The significance of this study is, therefore, promoting efforts to stem benzodiazepine dependence while promoting the recovery of former addicts. Benzodiazepines have a far-reaching effect on the human body and may have gar-reaching effects on their sobriety. Medical practitioners are currently aware of its far-reaching impacts and supported medical detox and tapering off the medication to prevent addiction while addressing the prevailing excess. Recovery programs for benzodiazepines include medication such as Nacronon, recommended in the management of withdrawal effects and maintaining robust sobriety plans dig recovery. This is further influenced by effort to avert cognitive effects associated with drug. According to Lader (2019), benzodiazepine abuse is likely to slow the processing of thoughts and verbal abilities, which are particularly common in persons recovering from the drugs. This reality has prompted medical practitioners to campaign against the long-term impact, Furthermore; the prevention of drug dependence goes a long way in managing substance abuse which impacts a considerable cross-section of individuals on prescription medication. Dependence on benzodiazepines is associated with poly-drug abuse and likely to be fatal in the event it is not managed within an appropriate timeline (Jones, 2016). Continued use of benzodiazepines is likely to serve as a gateway drug to heroin, methadone, and alcohol use among high-dose benzodiazepine abuse. The street value of benzodiazepines has further promoted addiction to the drug. .  These effects are particularly common among individuals blatantly abusing the drug or those on a restively high dose of the medication. Tolerance also fosters the need for higher doses of the drug to elicit an initial therapeutic effect. Individuals with anxiety disorder represent an at-risk population due to their propensity to misuse prescribed benzodiazepines. The drug’s rapid onset of action and mind-altering properties further increases the frequency of cases involving addiction. As a consequence, healthcare practitioners and the sector in general are now confronted with an emerging public health crisis which threatens to introduce a new retrogressive epoch in healthcare. Furthermore, the community will also be contending with a new wave of addiction to prescription drugs similar to the opioid crisis and with far reaching consequences for society in general.

Review & Synthesis of Literature

  • PICOT question: “Among adult patients with anxiety disorders what is the best strategy in de-escalating benzodiazepine use to prevent its abuse and/or misuse?”

As mentioned earlier, adult patients with anxiety disorder abuse or misuses prescribed medications for their respective condition. Bandelow et al. (2017) were among a select few who conducted an assessment of the pre-post effect in relation to changes in size prior and after commencing treatment with medications and psychotherapies. A total of 35,000 patients aged between 7 years and 65 years were included as an ideal sample population for the psychotherapy studies. The result would later indicate that individuals within this particular grouped exhibited less damaging effect within an outpatient setting. Additionally, major variables: IV1 was Tx, no Tx for IV2, other Tx for IV, and level of anxiety as an indicator for DVI. The Hamilton Anxiety Rating Scale (HAM-A) was also utilized as an ideal diagnostic measure and analysis based on frequency and relative risk. The findings recorded indicated a significant drop in anxiety levels after the implementation of a drug treatment regimen and CBT. In relation to the synthesis of this scholarly work, the evidence was robust and supported the treatment of GAD, PDA, and SAD. It would, therefore, go a long way in contributing to the application of tools and large data in the diagnosis and rating of patients with anxiety and on benzodiazepines.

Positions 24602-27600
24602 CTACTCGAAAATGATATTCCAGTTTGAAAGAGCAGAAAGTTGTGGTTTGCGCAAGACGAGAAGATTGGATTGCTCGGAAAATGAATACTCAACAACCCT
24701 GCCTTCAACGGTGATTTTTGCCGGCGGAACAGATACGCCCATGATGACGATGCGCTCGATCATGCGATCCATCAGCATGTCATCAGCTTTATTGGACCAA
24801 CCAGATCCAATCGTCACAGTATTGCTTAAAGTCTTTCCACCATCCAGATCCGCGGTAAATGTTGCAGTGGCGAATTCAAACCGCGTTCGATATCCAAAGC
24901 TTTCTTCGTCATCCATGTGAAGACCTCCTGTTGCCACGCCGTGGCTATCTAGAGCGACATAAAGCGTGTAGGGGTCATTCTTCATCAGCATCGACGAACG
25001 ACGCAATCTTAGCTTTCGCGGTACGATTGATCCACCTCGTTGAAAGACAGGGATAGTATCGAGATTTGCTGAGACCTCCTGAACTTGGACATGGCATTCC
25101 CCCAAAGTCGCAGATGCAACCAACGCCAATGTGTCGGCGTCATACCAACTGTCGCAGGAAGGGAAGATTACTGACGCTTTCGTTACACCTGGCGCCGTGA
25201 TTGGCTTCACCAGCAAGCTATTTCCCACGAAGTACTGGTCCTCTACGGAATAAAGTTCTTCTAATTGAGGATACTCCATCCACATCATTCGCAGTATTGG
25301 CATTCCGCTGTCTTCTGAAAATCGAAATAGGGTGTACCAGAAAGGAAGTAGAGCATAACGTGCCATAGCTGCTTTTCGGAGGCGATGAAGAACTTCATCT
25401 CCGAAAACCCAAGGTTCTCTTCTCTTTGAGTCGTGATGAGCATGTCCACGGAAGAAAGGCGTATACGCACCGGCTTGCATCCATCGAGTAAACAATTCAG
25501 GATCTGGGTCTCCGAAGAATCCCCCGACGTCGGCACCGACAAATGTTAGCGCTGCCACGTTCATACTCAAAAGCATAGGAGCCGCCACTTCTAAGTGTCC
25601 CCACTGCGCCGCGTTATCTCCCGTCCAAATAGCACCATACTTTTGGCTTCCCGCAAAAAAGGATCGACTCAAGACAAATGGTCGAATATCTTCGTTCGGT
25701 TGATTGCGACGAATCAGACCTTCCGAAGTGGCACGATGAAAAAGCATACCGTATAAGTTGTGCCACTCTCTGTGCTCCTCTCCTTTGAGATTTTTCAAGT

Similarly, Bandelow et al. (2015) conducted a meta-analysis and a systematic review ion comparing the relative efficacy of pharmacological intervention as opposed to a combined treatment for Generalized Anxiety Disorder (GAD), Panic Disorder (PD). A total of 37,333 participants took part in the study which also included randomized trials with adults receiving pharmacological treatment for GAD. The IV1 was BZD, IV2 no Tx, an SSRI for IV3 and the level of anxiety as the primary DV1. Similarly, the Hamilton Anxiety Rating Scale (HAM-A) was applied in this particular case data analysis conducted based on frequency and relative risk. The preliminary findings recorded in this study indicated a lower level of anxiety after the implementation of a treatment plan with a selective serotonin reuptake inhibitor (SSRI). The study’s transparent design, analysis approach based on the HAM-A scale and the presence of a predefined question, later answered appropriately, were some of the major strengths noted during the initial appraisal. However, the researchers’ overreliance on a single viewer framework in the evaluation of published literature and the presence of mixed treatment meta-analyses were among some of the major weaknesses noted. This was further compounded by insufficient data when conducting respective statistical analyses.